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Note for Real Time Systems - RTS by pratik poudel

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Chapter 1 Real-Time Systems 1.1 What is Real-Time?  Real-time is a quantitative notion of time.  Real-time is measured using a physical (real) clock.  Whenever we quantify time using a physical clock, we deal with real time.  An example use of this quantitative notion of time can be observed in a description of an automated chemical plant.  Consider this: when the temperature of the chemical reaction chamber attains a certain predetermined temperature, say 250oC, the system automatically switches off the heater within a predetermined time interval, say within 30 milliseconds.  In this description of a part of the behavior of a chemical plant, the time value that was referred to denotes the readings of some physical clock present in the plant automation system.  In contrast to real time, logical time (also known as virtual time) deals with a qualitative notion of time and is expressed using event ordering relations such as before, after, sometimes, eventually, precedes, succeeds, etc.  While dealing with logical time, time readings from a physical clock are not necessary for ordering the events. As an example, consider the following part of the behavior of library automation software used to automate the book-keeping activities of a college library:  “After a query book command is given by the user, details of all matching books are displayed by the software.” In this example, the events “issue of query book command” and “display of results” are logically ordered in terms of which events follow the other. But, no quantitative expression of time was required. Clearly, this example behavior is devoid of any real-time considerations. 1.2 What is Real-time system?  A system, which requires a quantitative expression of time (i.e. real-time) to describe its behavior is called a real-time system.  "The system in which the correctness of the system depends not only on the logical result of the computation, but also on the time at which the results are produced”.  The time at which a real-time system has to produce a specific result is called a deadline.  If the system takes too long to respond, then the required response may be ineffective. For example, if embedded software controlling a car braking system is too slow, then an accident may occur because it is impossible to stop the car in time.  Three major components: the controlling system, controlled system and environment. keshav.dhami@sagarmatha.edu.np 1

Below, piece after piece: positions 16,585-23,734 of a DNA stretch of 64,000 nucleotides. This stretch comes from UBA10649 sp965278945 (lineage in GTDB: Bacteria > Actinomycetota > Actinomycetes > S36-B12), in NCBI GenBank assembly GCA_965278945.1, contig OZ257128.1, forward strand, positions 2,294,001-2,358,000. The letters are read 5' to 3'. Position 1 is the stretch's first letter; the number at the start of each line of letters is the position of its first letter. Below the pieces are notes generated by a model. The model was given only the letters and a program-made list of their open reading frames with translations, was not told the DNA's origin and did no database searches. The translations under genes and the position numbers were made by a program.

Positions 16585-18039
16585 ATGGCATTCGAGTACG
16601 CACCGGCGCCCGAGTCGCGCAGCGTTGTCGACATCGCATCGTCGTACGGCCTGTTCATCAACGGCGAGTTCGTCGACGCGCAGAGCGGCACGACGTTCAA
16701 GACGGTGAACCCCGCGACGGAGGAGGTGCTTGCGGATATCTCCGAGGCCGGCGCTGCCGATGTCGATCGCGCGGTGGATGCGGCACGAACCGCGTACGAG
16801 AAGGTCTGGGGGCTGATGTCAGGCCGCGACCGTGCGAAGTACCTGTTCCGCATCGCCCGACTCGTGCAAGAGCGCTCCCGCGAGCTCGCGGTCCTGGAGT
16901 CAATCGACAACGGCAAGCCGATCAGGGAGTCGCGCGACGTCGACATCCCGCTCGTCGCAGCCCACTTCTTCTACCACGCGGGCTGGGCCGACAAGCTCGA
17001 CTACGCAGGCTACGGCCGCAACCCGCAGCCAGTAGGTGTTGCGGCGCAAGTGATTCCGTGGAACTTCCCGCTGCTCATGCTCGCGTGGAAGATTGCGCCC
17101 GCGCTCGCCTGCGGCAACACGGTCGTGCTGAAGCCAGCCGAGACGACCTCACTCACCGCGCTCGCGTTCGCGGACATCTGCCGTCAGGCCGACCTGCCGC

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 avionics computer (controller) controls aircraft system (controlled) to maintain desirable flight (environment) characteristics  desktop computer (controller) buffers, decodes and displays video streams (controlled) and adapts in response to unreliable data delivery of encoded data (environment) Fig: Typical Real time System 1.3 Types 1.3.1 Soft Real-Time a. Deadline overruns are tolerable, but not desired. b. The constraints are expressed either in terms of the average response times required. c. There are no catastrophic consequences of missing one or more deadlines. d. There is a cost associated to overrunning, but this cost may be abstract. e. Often connected to Quality-of-Service (QoS) f. Soft real-time systems also have time constraints; however, missing some deadline may not lead to catastrophic failure of the system. keshav.dhami@sagarmatha.edu.np 2